Travel Workouts by Emma Lovewell | Tech US News


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A glance Emma Lovewell Instagram account and it is clear that the Peloton instructor travels almost as much as she exercises. Hiking in St. Lucia, riding motorcycles in Nicaragua, canoeing in Patagonia, wielding a samurai sword in Japan (yes, a sword): the 35-year-old has seemingly been everywhere and done it all. But for her, traveling the world and living these experiences is much more than just the photo. “I didn’t travel internationally until I was 18, but once I started I was hooked. My mother is an immigrant, and there is something about traveling that helped me understand her and myself better,” he says. “Growing up in a multicultural environment and comparing myself to my other friends, I always felt ‘other’. But once I started to see the world and to realize that there are so many different ways to live, I felt more determination within me.

Lovewell’s social media posts also make it abundantly clear that her travels almost always involve some form of physical activity. Snowboarding, surfing, horseback riding, you name it, she did it. However, despite her career as a fitness instructor (if you haven’t done one of her Intervals & Arms rides yet, you’re missing out), Lovewell’s attitude to staying fit while traveling is surprisingly laid-back for someone with a killer six-pack . The goal: To do things that allow you to move your body, without having to spend time in a hotel gym.

Here, Lovewell talks to STYLECASTER about some of her all-time favorite vacation destinations, how she stays active while traveling, and how to get in a 10-minute workout anytime, anywhere.

SC: Based on your Instagram, it looks like you’ve been all over the world. What have been some of your favorite travel destinations and experiences?

EL: I recently went to Japan and that was the trip of a lifetime. It was amazing. The culture there is so strong and the people are so nice. We were there for 11 days and spent a few days in Tokyo, then the rest in northern Japan, which is not really a common place for people to go. We went to Niigata where they are known for their knives and we went to these Japanese knife factories and saw some amazing craftsmanship and metal work. We saw a Maiko performance from the Geisha Apprentice. We stayed at a Buddhist temple and took a cooking class.

It feels like you really immersed yourself in the local culture. Is it something you prioritize when you travel?

I feel it is so important for people to travel and get away from their homes to get a better perspective on life. When we can experience another environment and culture, it really helps us understand ourselves and the world better. So seeking out authentic cultural experiences when I’m traveling internationally is very important. I’m from Martha’s Vineyard, a super popular tourist destination, so I know the locals always know what’s best. Whenever I travel somewhere, I always like to talk to the locals and ask them what they suggest I do, so I can get that local perspective.

Let’s talk about how you stay fit during all these travels. Are you making it a conscious priority to make time to exercise?

My boyfriend Dave, who I travel with a lot, and I are very active people. We like to move our bodies. So when we’re traveling, I’m all for adding that movement and physical activity and fitness to the things we do and the experiences we can have. I’d rather do that than spend an hour in a hotel basement gym. Like in Japan we did this samurai class, where we learned martial arts moves and held a samurai sword. When something like this is part of my vacation, then I consider it my workout. I’m up and moving.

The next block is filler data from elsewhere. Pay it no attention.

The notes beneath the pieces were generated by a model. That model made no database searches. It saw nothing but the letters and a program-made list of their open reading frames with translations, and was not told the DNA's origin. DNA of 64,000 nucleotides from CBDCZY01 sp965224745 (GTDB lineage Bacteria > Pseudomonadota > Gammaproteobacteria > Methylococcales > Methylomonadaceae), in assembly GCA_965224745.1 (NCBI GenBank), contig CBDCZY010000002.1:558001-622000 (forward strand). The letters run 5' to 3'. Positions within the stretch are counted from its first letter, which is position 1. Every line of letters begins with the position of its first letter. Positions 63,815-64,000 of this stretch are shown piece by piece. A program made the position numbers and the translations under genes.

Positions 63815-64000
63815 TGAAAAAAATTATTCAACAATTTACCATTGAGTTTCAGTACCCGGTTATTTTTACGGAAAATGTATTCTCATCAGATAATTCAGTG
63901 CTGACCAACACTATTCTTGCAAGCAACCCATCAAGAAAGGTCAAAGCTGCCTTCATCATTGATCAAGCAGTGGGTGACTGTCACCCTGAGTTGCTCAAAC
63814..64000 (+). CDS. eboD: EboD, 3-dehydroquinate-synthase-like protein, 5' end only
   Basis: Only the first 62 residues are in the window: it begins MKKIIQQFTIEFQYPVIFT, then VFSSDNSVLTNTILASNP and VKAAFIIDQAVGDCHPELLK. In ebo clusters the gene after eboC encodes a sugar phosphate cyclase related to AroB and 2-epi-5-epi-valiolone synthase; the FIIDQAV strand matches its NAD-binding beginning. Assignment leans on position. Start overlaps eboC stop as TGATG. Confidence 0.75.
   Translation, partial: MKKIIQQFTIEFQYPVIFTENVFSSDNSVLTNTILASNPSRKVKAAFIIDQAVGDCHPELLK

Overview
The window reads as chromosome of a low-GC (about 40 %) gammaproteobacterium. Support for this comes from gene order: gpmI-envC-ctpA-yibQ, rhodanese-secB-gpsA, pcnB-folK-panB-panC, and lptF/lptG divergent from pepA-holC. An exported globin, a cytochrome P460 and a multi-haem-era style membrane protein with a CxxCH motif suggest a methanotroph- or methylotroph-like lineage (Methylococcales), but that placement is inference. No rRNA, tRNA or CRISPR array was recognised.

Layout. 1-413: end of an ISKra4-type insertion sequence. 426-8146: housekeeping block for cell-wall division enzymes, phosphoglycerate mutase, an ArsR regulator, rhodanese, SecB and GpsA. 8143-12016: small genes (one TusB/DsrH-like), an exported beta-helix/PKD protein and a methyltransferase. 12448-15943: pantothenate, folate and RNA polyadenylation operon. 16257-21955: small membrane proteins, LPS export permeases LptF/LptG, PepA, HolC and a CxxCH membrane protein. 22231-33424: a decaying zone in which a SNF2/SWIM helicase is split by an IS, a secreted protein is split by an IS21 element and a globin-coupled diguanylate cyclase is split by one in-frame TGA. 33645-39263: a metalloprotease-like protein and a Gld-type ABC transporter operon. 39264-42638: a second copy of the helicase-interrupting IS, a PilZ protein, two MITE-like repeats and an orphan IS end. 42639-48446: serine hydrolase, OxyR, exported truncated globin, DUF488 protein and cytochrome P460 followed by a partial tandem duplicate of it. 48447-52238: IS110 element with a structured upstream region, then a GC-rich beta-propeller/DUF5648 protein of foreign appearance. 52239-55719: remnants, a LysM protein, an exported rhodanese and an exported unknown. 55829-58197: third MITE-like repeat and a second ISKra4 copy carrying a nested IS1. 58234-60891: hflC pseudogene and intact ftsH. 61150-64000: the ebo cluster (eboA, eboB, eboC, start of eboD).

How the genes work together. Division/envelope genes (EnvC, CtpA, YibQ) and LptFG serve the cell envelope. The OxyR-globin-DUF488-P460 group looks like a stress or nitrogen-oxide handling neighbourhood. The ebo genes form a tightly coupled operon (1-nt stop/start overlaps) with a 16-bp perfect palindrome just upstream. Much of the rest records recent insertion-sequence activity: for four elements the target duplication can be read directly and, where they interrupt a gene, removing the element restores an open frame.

What kinds of physical experiences have you had in other places you’ve traveled?

We recently went to San Sebastian, Spain and rented electric bikes there. Everyone made fun of me for being a spin instructor and riding an electric bike, but it’s an amazing way to see a city. I would also go jogging there. I was stopping every five minutes to take pictures, so it wasn’t my most intense workout, but I was moving my body and seeing the city at the same time.

On beach vacations, I’m always swimming or wake surfing and staying active this way. We’ve been to the Galapagos twice, Dave’s sister used to live there, so we really got the local experience. The diving there is amazing, I got to dive with hammerheads all around me. We also took surf trips to Nicaragua and Mexico. They were trips planned specifically for the destinations being good places to practice surfing, and surfing is the most difficult training of all time.

One of my favorite trips to America was Alaska. I went in the dead of winter and had pretty low expectations, but I was completely blown away. It completely exceeded my expectations. You see mountains rising straight out of the ocean into the sky and the most incredible sunsets. He hiked and snowboarded there every day.

So what happens when you’re traveling and there’s not a lot of physical activity built in? do you still work

There were definitely holidays where I didn’t move as much. And I start to feel stuck and I have to do something. So that’s when it will literally take me only 10 minutes to do something in the hotel room that gets my body moving. Even just a few planks, squats or lunges and push-ups ie abs, legs and upper body. I have to connect the Peloton app, because there are basic 10 minute classes. I’ll do them, even if it’s mine. All of Peloton’s bodyweight classes, even the five, 10, or 15 minute classes, are great. You can also put on some music and have a dance party in your room. Most songs are about three minutes long, so name three of your favorites, and that totally counts as a 10-minute workout right there.

cultural problem stylecaster chase sapphire

Photo: Weston Wells. Design: Sasha Purdy/STYLECASTER.


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